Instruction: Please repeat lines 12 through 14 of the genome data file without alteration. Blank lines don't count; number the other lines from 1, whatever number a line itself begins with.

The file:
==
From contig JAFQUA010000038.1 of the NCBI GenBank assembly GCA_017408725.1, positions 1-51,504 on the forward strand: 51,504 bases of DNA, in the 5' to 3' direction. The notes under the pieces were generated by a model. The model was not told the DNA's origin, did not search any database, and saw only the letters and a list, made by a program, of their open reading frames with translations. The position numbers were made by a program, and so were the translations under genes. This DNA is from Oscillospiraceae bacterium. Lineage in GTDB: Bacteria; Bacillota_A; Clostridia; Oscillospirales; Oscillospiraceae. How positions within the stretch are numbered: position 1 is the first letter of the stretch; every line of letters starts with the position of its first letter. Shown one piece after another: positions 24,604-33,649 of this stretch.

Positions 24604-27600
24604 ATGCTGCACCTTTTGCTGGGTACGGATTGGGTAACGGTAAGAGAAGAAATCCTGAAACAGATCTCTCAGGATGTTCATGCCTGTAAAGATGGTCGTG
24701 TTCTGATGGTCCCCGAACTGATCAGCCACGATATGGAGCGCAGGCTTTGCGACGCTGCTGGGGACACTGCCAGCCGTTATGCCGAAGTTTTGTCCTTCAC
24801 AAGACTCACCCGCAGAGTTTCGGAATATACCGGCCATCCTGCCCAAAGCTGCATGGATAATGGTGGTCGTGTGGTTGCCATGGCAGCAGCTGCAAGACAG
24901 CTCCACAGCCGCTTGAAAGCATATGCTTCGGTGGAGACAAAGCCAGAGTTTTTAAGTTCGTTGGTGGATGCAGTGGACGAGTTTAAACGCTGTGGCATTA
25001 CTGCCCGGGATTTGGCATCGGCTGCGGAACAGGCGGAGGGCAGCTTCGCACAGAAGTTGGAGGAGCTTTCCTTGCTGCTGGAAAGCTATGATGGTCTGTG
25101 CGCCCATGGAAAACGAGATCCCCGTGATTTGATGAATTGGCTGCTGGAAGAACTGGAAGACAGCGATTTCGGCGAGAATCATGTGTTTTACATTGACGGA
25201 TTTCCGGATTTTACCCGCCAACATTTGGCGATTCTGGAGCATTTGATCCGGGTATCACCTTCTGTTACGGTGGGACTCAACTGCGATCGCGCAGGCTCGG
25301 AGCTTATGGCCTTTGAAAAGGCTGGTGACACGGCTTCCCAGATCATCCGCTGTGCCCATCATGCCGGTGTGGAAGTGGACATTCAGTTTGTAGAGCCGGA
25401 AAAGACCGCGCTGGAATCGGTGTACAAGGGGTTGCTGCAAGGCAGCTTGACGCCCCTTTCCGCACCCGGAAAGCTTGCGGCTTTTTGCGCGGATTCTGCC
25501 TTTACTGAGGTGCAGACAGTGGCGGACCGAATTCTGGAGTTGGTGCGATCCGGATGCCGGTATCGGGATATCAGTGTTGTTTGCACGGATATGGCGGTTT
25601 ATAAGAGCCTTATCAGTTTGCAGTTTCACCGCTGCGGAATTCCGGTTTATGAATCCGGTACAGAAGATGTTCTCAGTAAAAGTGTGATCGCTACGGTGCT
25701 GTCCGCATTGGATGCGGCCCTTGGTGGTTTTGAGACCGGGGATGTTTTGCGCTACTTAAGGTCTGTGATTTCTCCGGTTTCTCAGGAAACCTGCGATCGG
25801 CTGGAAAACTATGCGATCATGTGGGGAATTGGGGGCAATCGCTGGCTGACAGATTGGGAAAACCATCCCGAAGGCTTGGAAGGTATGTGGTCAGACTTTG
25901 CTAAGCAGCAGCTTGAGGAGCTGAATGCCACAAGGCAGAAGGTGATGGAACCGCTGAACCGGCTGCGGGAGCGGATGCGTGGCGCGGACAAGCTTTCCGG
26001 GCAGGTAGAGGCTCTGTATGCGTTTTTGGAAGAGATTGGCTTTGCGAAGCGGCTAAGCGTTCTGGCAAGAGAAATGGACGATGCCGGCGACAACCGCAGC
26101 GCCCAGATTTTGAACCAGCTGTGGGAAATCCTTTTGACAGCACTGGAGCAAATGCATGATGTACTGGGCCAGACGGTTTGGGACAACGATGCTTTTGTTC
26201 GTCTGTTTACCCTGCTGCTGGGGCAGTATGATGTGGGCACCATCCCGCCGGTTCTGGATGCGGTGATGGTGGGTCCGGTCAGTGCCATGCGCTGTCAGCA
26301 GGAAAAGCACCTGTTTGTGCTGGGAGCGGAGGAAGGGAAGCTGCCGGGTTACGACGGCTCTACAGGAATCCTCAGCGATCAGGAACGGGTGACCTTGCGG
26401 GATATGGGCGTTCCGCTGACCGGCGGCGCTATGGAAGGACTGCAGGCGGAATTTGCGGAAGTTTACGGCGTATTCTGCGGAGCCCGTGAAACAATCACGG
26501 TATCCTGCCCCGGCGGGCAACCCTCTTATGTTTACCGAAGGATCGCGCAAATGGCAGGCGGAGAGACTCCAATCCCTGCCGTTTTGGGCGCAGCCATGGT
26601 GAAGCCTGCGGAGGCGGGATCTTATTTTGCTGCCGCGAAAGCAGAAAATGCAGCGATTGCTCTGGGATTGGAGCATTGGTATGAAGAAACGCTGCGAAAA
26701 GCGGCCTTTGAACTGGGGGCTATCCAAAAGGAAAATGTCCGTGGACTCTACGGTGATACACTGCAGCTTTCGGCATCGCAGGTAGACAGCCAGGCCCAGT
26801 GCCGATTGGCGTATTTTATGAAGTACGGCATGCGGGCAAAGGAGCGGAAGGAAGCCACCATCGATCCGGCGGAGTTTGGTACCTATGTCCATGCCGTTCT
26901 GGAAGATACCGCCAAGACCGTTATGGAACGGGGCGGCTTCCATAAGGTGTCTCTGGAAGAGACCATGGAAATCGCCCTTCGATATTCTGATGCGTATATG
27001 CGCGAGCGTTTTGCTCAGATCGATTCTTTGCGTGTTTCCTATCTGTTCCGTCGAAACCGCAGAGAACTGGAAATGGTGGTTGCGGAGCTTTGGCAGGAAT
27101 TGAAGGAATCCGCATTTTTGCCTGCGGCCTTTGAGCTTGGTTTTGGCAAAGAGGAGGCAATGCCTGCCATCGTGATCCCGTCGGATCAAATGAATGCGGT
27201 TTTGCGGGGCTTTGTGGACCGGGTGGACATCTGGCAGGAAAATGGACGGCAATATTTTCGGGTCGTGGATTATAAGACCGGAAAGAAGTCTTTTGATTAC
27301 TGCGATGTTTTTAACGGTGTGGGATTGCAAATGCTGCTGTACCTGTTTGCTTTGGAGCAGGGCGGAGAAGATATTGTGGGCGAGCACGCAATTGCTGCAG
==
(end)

25501 TTTACTGAGGTGCAGACAGTGGCGGACCGAATTCTGGAGTTGGTGCGATCCGGATGCCGGTATCGGGATATCAGTGTTGTTTGCACGGATATGGCGGTTT
25601 ATAAGAGCCTTATCAGTTTGCAGTTTCACCGCTGCGGAATTCCGGTTTATGAATCCGGTACAGAAGATGTTCTCAGTAAAAGTGTGATCGCTACGGTGCT
25701 GTCCGCATTGGATGCGGCCCTTGGTGGTTTTGAGACCGGGGATGTTTTGCGCTACTTAAGGTCTGTGATTTCTCCGGTTTCTCAGGAAACCTGCGATCGG